In this post I will discuss what neuroplasticity is and why it is so important.

Neuroplasticity was first coined by Italian psychiatrist Ernest Lugaro in 1906, according to Plasticity Brain Centers (wow, history). The term describes the brains ability to change, adapt, learn, fix and recover. Neuro-plasticity, neuro means brain and plasticity comes from the Greek word plastos, which means moldable.

Most of us know that the brain is an ever changing organ(ism), how else could we learn, remember, and apply? Despite this, it is more important to know how the brain changes and adapts than to just say it does. Our neuro network of a million billion circuits are constantly flowing and flying through the brain. The connections of neurons are created and also eliminated through a process called synaptic pruning (a great video explaining this by Quantum University is accessible here). Synaptic pruning is basically the process of keeping the neural connections that you use the most while eliminating the ones you do not use to maximize efficiency and energy. This relates to the brains love of survival.

The brain and mind do not want pain or discomfort. (Emphasis on that period). They seek comfort and familiarity. The neural connections are created and deeply embedded in comfort and familiarity. The only thing rational to our minds is survival. This was great back in the day, but we no longer have saber tooth tigers to run from or need to hunt woolly mammoths. Being inclined to seek comfort is now working against us.

Look at our brain in terms of dirt pathways. If you use one pathway more than the others, it will become more worn and clearer to walk through. However, if you stop using the same pathway and choose another, then the old pathway will start to become overgrown with grass and weeds while the new recently chose path will clear up and become easier to walk through. The creation of myelin on nerve connections contributes to the creation of easier pathways through repetition and other factors (a great book on myelin and creating ‘greatness’ is The Talent Code by Daniel Coyle). More than likely you use the path that originally seemed easier to walk through than the others, but like was said before and will be said over and over again throughout this blog, the easy pathway is stifling your growth.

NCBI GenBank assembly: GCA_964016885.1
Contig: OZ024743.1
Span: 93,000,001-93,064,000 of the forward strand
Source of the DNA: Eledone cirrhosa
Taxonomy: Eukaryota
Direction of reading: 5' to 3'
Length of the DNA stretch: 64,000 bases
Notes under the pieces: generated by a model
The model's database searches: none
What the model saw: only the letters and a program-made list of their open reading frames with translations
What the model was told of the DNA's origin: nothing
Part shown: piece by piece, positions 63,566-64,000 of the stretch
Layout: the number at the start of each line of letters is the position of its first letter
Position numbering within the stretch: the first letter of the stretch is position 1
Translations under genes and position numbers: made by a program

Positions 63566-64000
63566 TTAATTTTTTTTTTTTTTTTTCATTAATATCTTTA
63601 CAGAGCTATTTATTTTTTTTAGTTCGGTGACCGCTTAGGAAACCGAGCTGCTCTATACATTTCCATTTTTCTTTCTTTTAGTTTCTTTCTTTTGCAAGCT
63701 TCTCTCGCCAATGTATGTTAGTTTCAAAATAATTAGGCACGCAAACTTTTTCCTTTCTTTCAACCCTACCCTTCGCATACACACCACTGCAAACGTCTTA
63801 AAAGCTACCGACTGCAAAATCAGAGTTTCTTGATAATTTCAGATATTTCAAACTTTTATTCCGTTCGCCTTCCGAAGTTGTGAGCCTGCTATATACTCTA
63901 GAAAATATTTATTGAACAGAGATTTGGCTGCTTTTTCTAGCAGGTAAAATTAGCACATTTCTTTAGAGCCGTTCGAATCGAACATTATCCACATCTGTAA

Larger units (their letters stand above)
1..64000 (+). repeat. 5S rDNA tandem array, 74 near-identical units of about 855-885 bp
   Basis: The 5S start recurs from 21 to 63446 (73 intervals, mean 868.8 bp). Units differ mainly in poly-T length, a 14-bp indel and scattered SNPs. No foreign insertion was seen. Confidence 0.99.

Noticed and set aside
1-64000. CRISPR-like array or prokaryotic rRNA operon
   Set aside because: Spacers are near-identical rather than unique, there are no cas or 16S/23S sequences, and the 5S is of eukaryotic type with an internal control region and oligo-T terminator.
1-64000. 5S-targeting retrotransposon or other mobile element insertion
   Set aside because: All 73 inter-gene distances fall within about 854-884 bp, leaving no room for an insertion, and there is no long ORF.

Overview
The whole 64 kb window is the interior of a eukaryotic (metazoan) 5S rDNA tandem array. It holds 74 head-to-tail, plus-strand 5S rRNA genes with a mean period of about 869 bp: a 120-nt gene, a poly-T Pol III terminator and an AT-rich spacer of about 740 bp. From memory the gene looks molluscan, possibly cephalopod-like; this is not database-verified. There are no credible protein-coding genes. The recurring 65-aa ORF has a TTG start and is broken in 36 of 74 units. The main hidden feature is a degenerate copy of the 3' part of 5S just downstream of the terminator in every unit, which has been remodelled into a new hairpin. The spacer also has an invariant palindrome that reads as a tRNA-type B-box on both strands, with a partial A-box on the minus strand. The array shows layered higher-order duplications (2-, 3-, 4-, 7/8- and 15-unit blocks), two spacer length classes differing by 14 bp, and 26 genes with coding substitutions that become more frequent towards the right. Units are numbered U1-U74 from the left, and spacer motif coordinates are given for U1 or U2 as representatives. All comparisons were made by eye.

So not only do our brains seek comfort, it also ignores pain, disposes of non used neural connections, and keeps highly used neural connections. Seems like everything is working against you to go out of your comfort zone and become that ‘new’ you. Well, it technically is, at first. We know it is not easy to go outside our comfort zone, to walk into the unknown and face your fears. We know this so well. However, our brains are plastic and can change. Once we make that first leap, making it again becomes easier. That new neural connection starts to be used more and more and therefore creates a stronger connection that your brain wants to keep. I’m sure you understand what I am saying, but let me say it again. Your brain will make a physical change, allowing you to get outside your comfort zone easier! It’s a scientific fact! Like holy shit, realize the weight of this. You have the power to literally do anything you want. Your brain will fight you at first, as you put it through a little pain and discomfort, but it will soon change to help you. It will grow as you have grown while experiencing extreme uncomfort.

An interesting video on training your mind can be found here, it’s a TED Talk called “To Reach Beyond Your Limits by Training Your Mind” by Marisa Peer.


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